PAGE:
For many, Halloween is the one night of the year where people can live out their wildest, spookiest fantasies and pretend to be whoever they want, whether that be a superhero, wicked witch or zombie.
But some people aspire to dress as other individuals, wearing costumes that imitate different races and cultural traditions. It’s common to see the guy on TV wearing a massive sombrero and a thick mustache holding a bottle of tequila attempting to look Mexican. It’s the embodiment of cultural appropriation, or the act of taking items from another culture without any knowledge of or respect for that culture.
“At music festivals, people wear a lot of, not just Bohemian outfits but different tribal outfits while they don’t understand the culture and history behind it, and they think it’s OK,” Plattsburgh State senior Amber Cruz, who views cultural appropriation as a form of disrespect, said.
Cruz, a political science major, said there’s nothing wrong with costumes but when people choose to wear pieces such as a sombrero, maracas and mustache, it’s wrong if they don’t know the significance behind these items. It’s the difference between cultural appreciation from cultural appropriation.
“You can celebrate someone’s culture without having to offend them,” Cruz said.
Cruz recalled her first Halloween at PSUC, where a student she knew dressed as a Native American wearing moccasins, her hair in braids, a headband with a feather and a brown suit.
Cruz admitted to liking her costume freshman year but realized how offensive it was during her sophomore year when she learned of the term cultural appropriation.
“It’s not right because you’re not being empathetic toward [their] struggles within this country and being Native American in this country.” Cruz said.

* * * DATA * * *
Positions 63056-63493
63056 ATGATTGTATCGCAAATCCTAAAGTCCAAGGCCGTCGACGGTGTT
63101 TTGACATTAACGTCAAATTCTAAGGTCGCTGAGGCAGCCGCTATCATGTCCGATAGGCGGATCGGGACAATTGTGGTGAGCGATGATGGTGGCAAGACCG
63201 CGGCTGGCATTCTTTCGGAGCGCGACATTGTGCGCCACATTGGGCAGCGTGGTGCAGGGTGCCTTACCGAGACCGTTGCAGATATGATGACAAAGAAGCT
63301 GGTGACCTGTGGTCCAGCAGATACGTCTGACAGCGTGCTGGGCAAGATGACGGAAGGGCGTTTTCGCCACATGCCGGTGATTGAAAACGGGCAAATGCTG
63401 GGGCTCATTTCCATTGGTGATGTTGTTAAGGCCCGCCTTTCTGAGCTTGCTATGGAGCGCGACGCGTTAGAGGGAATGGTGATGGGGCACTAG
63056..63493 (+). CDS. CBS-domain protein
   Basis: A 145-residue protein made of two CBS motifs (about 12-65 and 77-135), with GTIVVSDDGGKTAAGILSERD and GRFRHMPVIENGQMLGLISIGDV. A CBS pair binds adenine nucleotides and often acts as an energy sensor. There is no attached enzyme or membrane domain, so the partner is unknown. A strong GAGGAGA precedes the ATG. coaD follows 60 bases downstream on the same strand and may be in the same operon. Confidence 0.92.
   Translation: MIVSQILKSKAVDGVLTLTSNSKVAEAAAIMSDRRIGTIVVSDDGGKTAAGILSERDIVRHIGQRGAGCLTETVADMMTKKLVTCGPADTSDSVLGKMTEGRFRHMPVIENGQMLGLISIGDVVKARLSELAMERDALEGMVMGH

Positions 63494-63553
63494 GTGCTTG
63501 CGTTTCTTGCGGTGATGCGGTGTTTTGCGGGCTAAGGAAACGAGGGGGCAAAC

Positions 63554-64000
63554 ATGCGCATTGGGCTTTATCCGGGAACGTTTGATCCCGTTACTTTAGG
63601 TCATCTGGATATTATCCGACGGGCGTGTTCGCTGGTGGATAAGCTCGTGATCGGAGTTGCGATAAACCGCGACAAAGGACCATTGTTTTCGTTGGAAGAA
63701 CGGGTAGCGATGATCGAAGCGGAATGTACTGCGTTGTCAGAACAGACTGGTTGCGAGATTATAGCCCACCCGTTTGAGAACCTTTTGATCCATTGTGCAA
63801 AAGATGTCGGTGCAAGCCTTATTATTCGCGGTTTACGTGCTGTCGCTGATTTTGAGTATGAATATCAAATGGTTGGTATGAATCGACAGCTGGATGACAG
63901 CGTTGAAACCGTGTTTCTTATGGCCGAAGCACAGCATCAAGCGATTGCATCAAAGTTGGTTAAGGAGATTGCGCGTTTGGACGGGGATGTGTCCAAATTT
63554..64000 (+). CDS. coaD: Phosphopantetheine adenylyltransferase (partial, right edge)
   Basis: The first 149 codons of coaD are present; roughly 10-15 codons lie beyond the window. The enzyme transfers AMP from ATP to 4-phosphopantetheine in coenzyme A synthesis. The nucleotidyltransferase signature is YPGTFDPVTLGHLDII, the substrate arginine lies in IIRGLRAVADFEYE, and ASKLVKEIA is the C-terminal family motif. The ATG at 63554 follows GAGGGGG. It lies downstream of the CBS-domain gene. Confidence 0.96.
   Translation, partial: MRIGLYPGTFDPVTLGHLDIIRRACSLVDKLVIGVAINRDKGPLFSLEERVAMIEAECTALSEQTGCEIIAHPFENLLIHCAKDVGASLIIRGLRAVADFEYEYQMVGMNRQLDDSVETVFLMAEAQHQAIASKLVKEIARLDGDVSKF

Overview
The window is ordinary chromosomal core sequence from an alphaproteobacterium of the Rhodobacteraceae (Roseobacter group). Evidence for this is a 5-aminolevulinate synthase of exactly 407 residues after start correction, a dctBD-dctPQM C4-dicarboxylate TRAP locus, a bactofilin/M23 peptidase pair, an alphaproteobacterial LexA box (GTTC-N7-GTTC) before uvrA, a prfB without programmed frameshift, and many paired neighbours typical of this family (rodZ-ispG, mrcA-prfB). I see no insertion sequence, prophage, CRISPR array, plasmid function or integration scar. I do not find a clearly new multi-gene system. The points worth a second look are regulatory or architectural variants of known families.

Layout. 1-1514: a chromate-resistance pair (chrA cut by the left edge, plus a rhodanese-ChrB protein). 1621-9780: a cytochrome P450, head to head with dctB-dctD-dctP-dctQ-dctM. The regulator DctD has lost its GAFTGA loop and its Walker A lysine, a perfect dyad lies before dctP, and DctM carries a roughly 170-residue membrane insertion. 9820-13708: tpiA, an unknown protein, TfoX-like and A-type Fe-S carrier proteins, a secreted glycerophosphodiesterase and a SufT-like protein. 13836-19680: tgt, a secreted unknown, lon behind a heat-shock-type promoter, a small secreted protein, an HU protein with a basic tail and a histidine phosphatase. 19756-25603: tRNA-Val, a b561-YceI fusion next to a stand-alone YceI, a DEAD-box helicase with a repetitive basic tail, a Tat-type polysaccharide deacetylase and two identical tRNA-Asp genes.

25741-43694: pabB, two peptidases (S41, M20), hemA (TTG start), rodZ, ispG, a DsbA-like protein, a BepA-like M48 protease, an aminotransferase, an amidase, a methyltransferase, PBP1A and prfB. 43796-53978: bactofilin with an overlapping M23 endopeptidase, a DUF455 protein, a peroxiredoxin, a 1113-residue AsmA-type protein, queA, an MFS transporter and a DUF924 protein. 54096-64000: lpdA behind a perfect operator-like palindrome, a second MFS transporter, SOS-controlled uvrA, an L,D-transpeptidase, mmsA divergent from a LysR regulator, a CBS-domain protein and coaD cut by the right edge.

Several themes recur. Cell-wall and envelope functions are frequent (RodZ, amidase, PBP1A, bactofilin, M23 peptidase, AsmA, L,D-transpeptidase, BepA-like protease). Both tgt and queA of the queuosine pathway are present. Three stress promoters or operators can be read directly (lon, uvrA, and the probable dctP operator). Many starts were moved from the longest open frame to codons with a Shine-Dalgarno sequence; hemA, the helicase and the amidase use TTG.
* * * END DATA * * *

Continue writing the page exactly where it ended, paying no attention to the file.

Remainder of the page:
Serving as a vice president for PSUC’s Inter-Sorority Association (ISA), Cruz asserts PSUC’s Interfraternity Conference recognizes cultural appropriation as a campus issue and has some policies in place to address it.
The ISA held a delegate meeting last year before Halloween, where they outlined the definition of cultural appropriation and presented a slideshow demonstrating which Halloween costumes sisters are required to deviate from according to Cruz.
Religious costumes such as devil, angel, and nun; profession costumes such as “CEOs and office h**s”; and culturally appropriated costumes such as Native American and Mexican or Latino are among those prohibited.
Other clubs and organizations acknowledge cultural appropriation during Halloween as a campus issue as well. PSUC junior Essence Hightower, a sociology major, recalled learning the official term for offensive costume wear her freshman year at a Black Onyx meeting where they held a forum discussing this topic.
“It’s so interesting because now my friends and I are much aware of our costume ideas because we don’t want to be offensive,” Hightower said.
Essence and Cruz acknowledged some people are genuinely unaware of the offense they cause when wearing such costumes, proving that one root of cultural appropriation, like with many other issues, is the lack of education surrounding the issue.
“I think sometimes people don’t consider cultural appropriation as a real issue,” Hightower said. “But it’s not seen as a costume in their society. It’s something that’s a part of who they are, so essentially you would be mocking them.”
Cruz and Hightower both agree that education is key to combating this issue and avoiding wearing an offensive costume.
A first step is, “educating yourself on your costume prior to buying it and realizing why you want to be that for Halloween,” Hightower said. “If you want to dress as any type of ethnic person, you want to make sure you know the history behind it.”
=Hightower personally views Youtube as an excellent tool to learn what is and what isn’t OK to wear for a Halloween costume. Some inoffensive costumes include superhero characters, skeletons and even public figures such as Donald Trump are fair game.
PSUC junior Edward Lopez, an information technology major, believes the solution to this problem, as with many other issues, starts with wanting to be a part of the solution.
“Look out for events. Don’t be afraid to pop out,” Lopez, rush chairman of Delta Sigma Phi fraternity, said. “We’re all a part of this community, and we all deserve to be here.”
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